For example, most of the student labs on campus have stand-alone PCs. Maintaining a software library for each of these labs is expensive and difficult. As a result, the variety of software programs and the flexibility of the students to use them are limited.
City Colleges is an extensive user of the Plato educational system (from TRO Learning), a versatile educational tool that is especially useful for remedial education. Now any student can sit in any lab anywhere in the system, sign on and use the Plato programs. With e-mail and Internet access, local network access and one set of software (Plato) available to all students, learning resources significantly increase as d'es the ability to deliver better instruction.
On the administrative side, a networked architecture, with universal access, allows the administrative community to function more efficiently, able to both receive and provide information in a more timely fashion. A simple example is the orientation manual for new faculty and staff. City Colleges, with a population equivalent to a mid-size city, has a very busy human resources (HR) department, supporting a substantial employee base. New members of this community need information, information previously provided through a cumbersome document in printed form, printed at substantial cost and out-of-date almost immediately.
Creation of HR Web pages, tailored to specific job functions, gives employees access to the information they need and only information they need. In addition, HR can instantly update their electronic manual as changes occur, and they occur frequently. Finally, expensive printing costs are eliminated.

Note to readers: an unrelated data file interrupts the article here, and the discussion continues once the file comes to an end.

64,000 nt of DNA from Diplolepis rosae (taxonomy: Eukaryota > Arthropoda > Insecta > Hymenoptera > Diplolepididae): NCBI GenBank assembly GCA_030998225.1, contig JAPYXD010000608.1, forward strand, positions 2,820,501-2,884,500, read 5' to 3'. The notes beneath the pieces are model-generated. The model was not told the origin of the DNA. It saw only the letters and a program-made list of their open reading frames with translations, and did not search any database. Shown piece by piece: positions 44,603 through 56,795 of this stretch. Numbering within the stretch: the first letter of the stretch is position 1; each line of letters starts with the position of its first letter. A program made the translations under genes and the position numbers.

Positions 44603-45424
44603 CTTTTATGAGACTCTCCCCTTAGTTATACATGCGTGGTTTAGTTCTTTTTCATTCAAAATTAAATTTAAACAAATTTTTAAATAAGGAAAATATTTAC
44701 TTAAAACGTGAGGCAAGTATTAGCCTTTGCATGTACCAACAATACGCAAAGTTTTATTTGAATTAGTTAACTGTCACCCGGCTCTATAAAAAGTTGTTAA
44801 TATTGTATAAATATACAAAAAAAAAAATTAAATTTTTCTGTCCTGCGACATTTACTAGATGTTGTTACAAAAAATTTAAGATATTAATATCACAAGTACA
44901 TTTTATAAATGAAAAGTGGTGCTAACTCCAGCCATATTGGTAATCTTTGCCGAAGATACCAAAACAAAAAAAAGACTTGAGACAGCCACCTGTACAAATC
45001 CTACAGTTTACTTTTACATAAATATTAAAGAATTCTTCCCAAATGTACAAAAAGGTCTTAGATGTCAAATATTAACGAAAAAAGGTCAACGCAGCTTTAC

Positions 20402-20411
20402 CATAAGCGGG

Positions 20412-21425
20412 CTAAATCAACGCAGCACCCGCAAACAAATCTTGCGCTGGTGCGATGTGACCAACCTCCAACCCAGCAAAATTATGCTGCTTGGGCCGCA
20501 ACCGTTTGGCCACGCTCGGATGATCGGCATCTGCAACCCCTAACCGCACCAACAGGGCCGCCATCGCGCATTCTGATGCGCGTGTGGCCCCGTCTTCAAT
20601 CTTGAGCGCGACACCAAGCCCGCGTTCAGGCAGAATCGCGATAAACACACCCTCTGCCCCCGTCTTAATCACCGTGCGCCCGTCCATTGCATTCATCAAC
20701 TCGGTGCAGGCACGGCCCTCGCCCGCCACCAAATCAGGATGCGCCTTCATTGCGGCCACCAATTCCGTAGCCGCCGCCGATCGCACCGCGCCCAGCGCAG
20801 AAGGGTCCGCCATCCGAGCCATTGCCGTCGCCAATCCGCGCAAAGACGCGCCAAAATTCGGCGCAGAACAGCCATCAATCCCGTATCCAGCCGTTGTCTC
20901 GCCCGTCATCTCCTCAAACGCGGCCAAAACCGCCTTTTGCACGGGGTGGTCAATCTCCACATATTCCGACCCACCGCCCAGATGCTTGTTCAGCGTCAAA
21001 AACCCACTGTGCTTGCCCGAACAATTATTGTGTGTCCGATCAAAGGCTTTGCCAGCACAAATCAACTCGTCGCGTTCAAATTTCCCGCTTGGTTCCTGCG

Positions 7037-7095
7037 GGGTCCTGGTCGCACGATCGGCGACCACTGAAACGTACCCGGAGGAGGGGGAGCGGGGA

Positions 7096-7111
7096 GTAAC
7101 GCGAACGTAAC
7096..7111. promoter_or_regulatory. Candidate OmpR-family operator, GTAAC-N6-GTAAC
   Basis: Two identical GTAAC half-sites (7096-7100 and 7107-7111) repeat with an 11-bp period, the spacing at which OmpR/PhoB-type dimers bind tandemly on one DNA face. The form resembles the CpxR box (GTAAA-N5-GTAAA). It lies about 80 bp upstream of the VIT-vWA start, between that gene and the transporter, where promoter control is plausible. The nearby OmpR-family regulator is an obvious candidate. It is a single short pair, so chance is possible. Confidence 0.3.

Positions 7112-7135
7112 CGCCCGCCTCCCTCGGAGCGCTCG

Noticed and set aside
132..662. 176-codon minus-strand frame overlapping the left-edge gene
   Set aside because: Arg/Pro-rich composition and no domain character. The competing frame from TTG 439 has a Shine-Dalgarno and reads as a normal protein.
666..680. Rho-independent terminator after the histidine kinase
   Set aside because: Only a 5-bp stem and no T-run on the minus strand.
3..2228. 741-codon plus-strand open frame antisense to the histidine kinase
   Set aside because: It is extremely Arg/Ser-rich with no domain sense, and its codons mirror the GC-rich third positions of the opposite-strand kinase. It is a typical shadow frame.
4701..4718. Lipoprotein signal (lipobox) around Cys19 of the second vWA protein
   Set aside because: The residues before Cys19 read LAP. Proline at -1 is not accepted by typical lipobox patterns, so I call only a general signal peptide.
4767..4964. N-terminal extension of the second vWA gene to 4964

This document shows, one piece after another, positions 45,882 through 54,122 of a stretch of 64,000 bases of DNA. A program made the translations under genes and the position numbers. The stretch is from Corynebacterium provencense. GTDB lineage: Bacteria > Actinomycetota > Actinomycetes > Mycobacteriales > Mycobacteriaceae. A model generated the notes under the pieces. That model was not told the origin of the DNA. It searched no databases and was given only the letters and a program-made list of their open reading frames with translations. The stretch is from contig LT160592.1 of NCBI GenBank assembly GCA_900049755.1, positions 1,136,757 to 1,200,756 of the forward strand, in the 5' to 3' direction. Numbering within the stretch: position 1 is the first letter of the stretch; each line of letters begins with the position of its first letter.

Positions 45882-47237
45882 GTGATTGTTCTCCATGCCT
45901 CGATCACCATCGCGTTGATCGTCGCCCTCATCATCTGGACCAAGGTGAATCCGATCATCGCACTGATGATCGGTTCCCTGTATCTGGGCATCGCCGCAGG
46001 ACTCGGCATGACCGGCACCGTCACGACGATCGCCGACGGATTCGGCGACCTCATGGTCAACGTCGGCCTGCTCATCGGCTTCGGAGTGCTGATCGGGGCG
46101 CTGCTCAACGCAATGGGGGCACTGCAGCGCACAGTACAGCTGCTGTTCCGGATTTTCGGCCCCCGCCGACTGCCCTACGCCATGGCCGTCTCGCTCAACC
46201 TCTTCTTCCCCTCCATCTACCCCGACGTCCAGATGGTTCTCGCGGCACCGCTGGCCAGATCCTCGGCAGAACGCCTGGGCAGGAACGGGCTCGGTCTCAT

With more timely information, administrators and faculty become more service-oriented. In fact, the advantages of e-mail, electronic scheduling and even electronic faxing are changing how people perform their jobs. For example, it is no longer necessary to hunt for the right manual or brochure.
But, even more importantly, the rate at which information is provided increases. Information on policy changes, schedule changes, new programs, new classes, new procedures and other important issues are available almost instantly. That facilitates reaching better decisions for everyone, both individually and for departments. "We came to understand," comments Pidot, "that when we gave people better tools and connected them electronically, they were able to be more creative and more responsive."